Blackberries (Rubus spp.) are included in the group of small fruits generally referred to as ‘brambles’ or ‘caneberries.’ They have perennial crowns and roots. Most blackberry types produce canes the first season (primocanes) that do not bear fruit. The following year these are called floricanes, and bear fruit and then die naturally after harvest. Primocane-fruiting blackberries are an exception. They produce fruit on the primocanes in late summer and fall and again on these same canes (floricanes) the following July and early August before dying. With favorable growing conditions, brambles may produce for 12 or more years. Blackberries are grouped according to their growth habit: erect, semi-erect or trailing. Erect (thorny and thornless) and semi-erect (thornless) blackberries grow and yield well in most parts of the state. The trailing types are not recommended for commercial production in Kentucky due to their lack of winter hardiness. Primocane-fruiting thorny and thornless blackberries also do well in Kentucky; however, hot summers substantially reduce the primocane crop because a week of temperatures above 85 degrees F causes flowers to abort.
Blackberries in Kentucky have traditionally been sold at farmers markets, roadside stands and from the farm, including as U-Pick. Blackberry wholesaling can also be profitable through local grocers, restaurants and produce auctions. Berries are an attractive addition to a community supported agriculture (CSA) share. There are also some small in-state companies that may purchase blackberries for processing into preserves. Wineries are another potential market for Kentucky blackberries.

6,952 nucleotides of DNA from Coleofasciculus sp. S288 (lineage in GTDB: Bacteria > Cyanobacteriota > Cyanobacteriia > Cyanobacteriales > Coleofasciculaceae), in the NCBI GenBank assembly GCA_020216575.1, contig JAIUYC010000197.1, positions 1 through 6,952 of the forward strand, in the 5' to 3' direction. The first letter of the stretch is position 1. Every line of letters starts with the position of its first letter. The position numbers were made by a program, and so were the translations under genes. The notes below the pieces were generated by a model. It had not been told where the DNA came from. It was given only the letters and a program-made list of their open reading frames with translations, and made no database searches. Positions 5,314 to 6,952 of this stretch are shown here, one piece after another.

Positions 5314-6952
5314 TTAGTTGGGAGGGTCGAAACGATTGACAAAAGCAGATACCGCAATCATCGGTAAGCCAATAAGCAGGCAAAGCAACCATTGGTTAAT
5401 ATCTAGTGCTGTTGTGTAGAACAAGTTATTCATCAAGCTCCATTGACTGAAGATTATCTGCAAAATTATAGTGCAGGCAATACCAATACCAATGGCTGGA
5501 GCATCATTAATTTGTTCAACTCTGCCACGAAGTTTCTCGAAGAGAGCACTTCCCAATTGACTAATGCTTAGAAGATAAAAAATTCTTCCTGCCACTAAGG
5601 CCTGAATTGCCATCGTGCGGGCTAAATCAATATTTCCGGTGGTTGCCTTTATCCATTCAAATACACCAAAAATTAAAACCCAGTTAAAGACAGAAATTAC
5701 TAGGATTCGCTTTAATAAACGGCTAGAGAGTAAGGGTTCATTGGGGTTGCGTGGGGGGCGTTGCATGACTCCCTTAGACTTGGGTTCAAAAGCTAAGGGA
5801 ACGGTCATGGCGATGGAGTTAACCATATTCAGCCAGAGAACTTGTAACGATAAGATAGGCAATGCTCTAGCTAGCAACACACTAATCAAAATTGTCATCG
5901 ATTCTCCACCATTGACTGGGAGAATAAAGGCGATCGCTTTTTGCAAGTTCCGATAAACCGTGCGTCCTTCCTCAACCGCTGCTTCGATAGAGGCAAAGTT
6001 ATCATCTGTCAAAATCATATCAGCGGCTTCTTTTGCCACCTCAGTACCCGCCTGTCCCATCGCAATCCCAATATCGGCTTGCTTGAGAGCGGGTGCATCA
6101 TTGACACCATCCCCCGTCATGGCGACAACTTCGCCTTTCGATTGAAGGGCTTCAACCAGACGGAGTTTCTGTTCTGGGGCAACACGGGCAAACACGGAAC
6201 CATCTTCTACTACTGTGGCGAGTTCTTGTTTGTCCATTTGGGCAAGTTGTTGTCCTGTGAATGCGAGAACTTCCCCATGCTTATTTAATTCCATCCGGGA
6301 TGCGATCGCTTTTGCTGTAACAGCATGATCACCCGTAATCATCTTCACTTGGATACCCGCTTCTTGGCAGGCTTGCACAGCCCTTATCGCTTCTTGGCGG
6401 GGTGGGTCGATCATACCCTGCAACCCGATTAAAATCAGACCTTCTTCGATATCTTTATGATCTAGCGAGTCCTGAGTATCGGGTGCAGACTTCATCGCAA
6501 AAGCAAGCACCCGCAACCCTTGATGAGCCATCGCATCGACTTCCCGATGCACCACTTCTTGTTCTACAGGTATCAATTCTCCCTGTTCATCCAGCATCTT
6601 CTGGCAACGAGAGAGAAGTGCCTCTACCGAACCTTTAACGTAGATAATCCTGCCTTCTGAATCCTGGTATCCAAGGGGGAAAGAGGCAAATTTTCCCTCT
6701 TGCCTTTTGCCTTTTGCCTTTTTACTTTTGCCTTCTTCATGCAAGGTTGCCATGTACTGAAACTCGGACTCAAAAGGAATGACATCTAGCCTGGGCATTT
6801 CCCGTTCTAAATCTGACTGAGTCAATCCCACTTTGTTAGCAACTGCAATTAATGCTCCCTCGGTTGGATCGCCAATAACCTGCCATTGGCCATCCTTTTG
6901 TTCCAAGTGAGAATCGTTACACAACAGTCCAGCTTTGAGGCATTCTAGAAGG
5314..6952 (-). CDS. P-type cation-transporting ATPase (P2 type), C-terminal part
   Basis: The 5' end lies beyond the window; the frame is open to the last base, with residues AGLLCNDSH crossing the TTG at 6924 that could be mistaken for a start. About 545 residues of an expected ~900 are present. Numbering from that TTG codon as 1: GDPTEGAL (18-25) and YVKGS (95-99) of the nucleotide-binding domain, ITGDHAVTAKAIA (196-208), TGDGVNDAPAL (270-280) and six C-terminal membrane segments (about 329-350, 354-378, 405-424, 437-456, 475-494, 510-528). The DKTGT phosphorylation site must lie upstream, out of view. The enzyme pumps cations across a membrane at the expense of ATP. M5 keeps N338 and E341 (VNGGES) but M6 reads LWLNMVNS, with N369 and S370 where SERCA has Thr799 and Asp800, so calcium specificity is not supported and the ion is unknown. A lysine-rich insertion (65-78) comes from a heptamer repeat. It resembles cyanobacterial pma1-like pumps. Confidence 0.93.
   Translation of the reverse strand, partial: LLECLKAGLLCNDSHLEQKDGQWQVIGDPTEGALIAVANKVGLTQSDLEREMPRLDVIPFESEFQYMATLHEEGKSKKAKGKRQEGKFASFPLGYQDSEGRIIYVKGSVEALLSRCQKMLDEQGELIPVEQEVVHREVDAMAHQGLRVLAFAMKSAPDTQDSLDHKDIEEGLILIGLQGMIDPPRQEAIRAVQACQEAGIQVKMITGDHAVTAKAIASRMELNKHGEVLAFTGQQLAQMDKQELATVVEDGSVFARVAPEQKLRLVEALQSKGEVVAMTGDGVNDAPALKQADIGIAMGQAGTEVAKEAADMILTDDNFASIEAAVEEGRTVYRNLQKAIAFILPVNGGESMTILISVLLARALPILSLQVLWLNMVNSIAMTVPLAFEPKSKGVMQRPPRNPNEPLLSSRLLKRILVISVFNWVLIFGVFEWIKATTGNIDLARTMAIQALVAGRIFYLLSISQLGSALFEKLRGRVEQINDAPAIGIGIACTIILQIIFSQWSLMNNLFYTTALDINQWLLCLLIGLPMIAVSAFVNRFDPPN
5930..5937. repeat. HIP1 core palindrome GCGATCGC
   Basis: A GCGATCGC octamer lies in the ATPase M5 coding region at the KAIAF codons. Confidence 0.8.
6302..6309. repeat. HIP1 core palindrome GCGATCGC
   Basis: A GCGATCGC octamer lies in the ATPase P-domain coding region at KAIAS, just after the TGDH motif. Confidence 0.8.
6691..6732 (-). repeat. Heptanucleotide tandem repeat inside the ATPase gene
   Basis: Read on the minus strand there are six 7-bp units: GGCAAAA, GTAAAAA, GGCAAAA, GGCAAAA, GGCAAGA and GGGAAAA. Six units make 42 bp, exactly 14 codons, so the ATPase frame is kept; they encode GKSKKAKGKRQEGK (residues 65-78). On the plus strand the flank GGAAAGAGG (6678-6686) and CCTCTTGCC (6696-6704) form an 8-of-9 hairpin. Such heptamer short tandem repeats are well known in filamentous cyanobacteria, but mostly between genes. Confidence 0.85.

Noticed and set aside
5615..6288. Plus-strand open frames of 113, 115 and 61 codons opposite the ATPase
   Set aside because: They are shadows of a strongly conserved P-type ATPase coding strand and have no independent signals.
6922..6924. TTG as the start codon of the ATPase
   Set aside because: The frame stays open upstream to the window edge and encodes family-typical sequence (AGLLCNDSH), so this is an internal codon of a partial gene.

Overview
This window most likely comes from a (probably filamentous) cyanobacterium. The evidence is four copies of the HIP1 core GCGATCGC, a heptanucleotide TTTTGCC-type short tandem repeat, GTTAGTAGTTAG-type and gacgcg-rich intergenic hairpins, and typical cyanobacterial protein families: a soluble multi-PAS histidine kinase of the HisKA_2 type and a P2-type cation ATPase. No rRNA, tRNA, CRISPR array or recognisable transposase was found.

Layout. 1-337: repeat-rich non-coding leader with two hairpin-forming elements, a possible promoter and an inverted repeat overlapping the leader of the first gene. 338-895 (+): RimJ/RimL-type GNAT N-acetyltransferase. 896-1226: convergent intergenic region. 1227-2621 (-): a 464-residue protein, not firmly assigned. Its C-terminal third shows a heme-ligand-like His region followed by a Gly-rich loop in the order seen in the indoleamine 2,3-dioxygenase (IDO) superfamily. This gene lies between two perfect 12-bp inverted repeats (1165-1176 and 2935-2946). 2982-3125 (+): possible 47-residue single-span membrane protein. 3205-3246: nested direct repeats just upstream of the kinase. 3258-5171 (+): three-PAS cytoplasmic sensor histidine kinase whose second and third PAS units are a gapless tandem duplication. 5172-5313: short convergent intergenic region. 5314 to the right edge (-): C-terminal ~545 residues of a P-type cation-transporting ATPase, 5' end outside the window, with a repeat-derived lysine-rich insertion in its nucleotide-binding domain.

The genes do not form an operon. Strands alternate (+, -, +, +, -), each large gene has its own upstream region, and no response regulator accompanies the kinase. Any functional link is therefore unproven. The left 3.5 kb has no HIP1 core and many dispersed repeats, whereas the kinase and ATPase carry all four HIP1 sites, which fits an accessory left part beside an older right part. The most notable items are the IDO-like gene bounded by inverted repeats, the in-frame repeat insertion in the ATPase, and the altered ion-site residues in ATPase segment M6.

Choose a production site a year before planting to allow time for adequate preparation. A well-drained, deep fertile soil, high in humus and free from hard pans is best for blackberries. When possible, plant brambles on a northern slope or where there is afternoon shade. Blackberries should not follow solanaceous vegetables (such as tomatoes and peppers), strawberries or other bramble crops for three to four years. Irrigation is essential for commercial production, and beehives are needed to ensure adequate pollination. Certified virus-free stock, particularly tissue-cultured plants, are highly recommended. The distance between plants and rows varies depending on the type of blackberry, training method, and the size of farm equipment. Blackberries are a high maintenance crop, requiring spring pruning and training, as well as the removal of dead fruiting canes from the previous season. Semi-erect cultivars must be supported on trellises, while erect cultivars may not require trellising, depending on soil fertility. The trellis should be constructed either before planting or during the first season.